At a Glance
Marrakech has attracted visitors for nearly a millennium. The city first grew rich from camel caravans that brought gold and salt from the Sahara Desert, but today its lifeblood is tourism. Travelers come seeking the street performers in the historic Djemaa el-Fna square, the winding alleys of the centuries-old medina, and the endless array of handicrafts. In between cultural excursions, they recharge in a boutique riad and discover the rich spices of Moroccan cuisine. Your magic Berber carpet is only a haggle and a glass of mint tea away.
Marrakech beats to the rhythm of the Djemaa el-Fna, the square at the heart of the medina. Here, snake charmers, acrobats, and street food hawkers create a vibrant fusion of sounds, sights, and smells. Life in the old city unfolds before you. Walk in one direction, and you'll reach imperial palaces and the minaret of the Koutoubia Mosque; go another way, and you'll find ancient tombs. Surrounding you are alleys and souks selling almost anything your heart desires. When the sensory overload demands a break, head to the tranquil Jardin Majorelle or a hammam for a steam and a scrub. Finish your day with some fluffy couscous and drinks at a chic riad.
Food and Drink
Tajines and couscous taste better in their native land, and Marrakech serves both Berber dishes with plenty of gusto. But there’s a lot more to sample, from roasted meats to fish from the Mediterranean and Atlantic coasts. The medina offers a dizzying array of street food, while stalls in the souk practically overflow with sticky treats. You can always find a nearby café for a restorative glass of mint tea or a freshly squeezed orange juice. And for a libation that's a little stronger, Morocco has a thriving viticultural scene dominated by reds. Pair one with grilled lamb or a slice of pastilla, a sweet and savory meat pie.
Marrakech's culture plays out in a variety of ways. Listen to storytellers in the Djemaa el-Fna, and the call to prayer as it floats over the medina. Take in the ornate mosaics, carved stucco, and painted wood of the city's ancient palaces. These highlights date back centuries, but Marrakech has also made strides in recent years to bolster its modern cultural presence. The Marrakech International Film Festival attracts big Hollywood (and Bollywood) names. And the ever-expanding Marrakech Biennale art festival has helped encourage the opening of new galleries that showcase the next generation of Moroccan artists.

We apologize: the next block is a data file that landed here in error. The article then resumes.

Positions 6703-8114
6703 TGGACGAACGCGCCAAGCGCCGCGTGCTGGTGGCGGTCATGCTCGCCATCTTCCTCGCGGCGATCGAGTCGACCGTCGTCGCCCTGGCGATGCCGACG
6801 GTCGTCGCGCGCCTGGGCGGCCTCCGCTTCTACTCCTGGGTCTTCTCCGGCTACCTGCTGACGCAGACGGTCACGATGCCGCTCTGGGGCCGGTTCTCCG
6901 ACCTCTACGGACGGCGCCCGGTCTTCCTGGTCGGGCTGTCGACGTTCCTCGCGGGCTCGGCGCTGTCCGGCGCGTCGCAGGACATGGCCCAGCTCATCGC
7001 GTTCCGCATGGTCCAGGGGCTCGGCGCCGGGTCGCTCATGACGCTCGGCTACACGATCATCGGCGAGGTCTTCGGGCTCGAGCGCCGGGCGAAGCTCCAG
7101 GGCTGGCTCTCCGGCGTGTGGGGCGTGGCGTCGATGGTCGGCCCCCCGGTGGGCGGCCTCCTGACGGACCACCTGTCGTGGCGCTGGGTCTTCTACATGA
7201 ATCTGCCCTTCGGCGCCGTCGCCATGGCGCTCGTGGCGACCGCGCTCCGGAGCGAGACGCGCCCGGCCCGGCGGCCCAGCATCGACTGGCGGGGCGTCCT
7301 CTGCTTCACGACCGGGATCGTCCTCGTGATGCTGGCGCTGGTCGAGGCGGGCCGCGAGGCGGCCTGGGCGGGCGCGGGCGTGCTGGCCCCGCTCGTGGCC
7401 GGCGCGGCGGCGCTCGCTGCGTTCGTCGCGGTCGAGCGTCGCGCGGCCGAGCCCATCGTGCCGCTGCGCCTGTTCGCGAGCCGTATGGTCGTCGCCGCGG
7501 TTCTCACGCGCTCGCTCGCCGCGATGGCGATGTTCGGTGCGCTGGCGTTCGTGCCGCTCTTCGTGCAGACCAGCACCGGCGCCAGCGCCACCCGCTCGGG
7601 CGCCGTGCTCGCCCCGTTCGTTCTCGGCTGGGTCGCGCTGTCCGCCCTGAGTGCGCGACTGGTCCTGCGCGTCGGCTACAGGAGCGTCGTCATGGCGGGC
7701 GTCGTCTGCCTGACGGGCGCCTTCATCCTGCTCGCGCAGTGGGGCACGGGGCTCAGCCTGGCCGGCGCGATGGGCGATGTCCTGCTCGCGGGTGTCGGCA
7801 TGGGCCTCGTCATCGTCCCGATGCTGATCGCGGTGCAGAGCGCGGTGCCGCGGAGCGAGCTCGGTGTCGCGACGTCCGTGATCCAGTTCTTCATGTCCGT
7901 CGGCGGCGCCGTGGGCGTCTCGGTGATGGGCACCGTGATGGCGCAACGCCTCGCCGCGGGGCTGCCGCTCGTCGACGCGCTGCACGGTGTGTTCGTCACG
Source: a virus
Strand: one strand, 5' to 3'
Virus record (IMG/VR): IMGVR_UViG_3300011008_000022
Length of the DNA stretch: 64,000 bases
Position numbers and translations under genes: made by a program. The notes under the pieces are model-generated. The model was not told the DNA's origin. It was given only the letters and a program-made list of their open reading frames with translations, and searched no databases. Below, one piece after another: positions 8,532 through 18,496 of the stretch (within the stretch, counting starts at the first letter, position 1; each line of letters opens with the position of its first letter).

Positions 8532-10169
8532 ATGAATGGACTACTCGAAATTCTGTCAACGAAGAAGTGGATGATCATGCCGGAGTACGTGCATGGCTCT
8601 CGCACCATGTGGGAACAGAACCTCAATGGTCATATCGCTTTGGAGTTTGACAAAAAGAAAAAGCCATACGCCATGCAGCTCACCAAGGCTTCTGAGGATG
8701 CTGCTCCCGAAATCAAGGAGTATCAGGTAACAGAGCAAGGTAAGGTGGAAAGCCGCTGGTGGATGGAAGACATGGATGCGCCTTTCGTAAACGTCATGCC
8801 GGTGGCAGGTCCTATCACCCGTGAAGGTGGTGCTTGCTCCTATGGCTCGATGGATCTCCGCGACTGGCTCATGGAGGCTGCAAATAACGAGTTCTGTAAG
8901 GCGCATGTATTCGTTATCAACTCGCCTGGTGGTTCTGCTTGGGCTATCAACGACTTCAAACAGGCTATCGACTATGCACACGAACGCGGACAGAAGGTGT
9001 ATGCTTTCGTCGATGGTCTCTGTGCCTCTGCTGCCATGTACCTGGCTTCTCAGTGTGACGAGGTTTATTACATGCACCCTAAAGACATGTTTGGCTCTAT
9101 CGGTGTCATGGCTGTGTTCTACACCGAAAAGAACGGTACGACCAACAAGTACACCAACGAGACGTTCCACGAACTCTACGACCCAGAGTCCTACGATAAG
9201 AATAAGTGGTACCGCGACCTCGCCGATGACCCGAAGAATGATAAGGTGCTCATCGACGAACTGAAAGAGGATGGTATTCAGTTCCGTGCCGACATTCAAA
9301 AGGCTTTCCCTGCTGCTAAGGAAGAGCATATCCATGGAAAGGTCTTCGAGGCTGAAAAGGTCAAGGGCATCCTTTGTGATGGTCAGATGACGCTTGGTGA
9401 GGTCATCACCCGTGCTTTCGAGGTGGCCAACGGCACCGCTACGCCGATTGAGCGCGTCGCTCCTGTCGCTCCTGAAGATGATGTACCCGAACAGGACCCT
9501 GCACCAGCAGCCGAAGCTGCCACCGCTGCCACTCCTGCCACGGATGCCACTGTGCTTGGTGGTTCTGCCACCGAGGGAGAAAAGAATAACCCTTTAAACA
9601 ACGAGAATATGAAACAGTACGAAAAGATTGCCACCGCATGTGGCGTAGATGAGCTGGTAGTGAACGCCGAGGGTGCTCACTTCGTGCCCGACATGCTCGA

Marrakech's numerous souks will make you wish you had a larger luggage allowance. The city is a haven for artisans, and you'll find many open-air markets filled with stands and traders hawking all types of goods and souvenirs. Silver-tongued merchants unfurl a succession of rugs, each more beautiful than the last, and then debate the price down to the last dirham. If they're feeling cheeky, they may try to sell you the camel they claim transported your new carpet. You can also browse silver jewelry, intricately worked leather, argan oil cosmetics, and filigreed lamps. As you wander, you'll see both traditional designs and contemporary ones created by young Moroccan artists.
New Year and Easter are peak tourism periods. Spring and fall are best for their warm temperatures and long days. The heat in July and August can be oppressive, and during Ramadan, the logistics can be awkward for visitors since many restaurants close during the day. Visas are not required for visits of up to 90 days. Menara Airport has buses and taxis to the city center. Insist that city taxi drivers use meters. The languages are Arabic and French. The currency is the dirham; ATMs are widespread. Tipping is expected: a dirham or two in a café and up to 10% in nice restaurants. Electricity is 220 volts, and sockets take round-pin European plugs.
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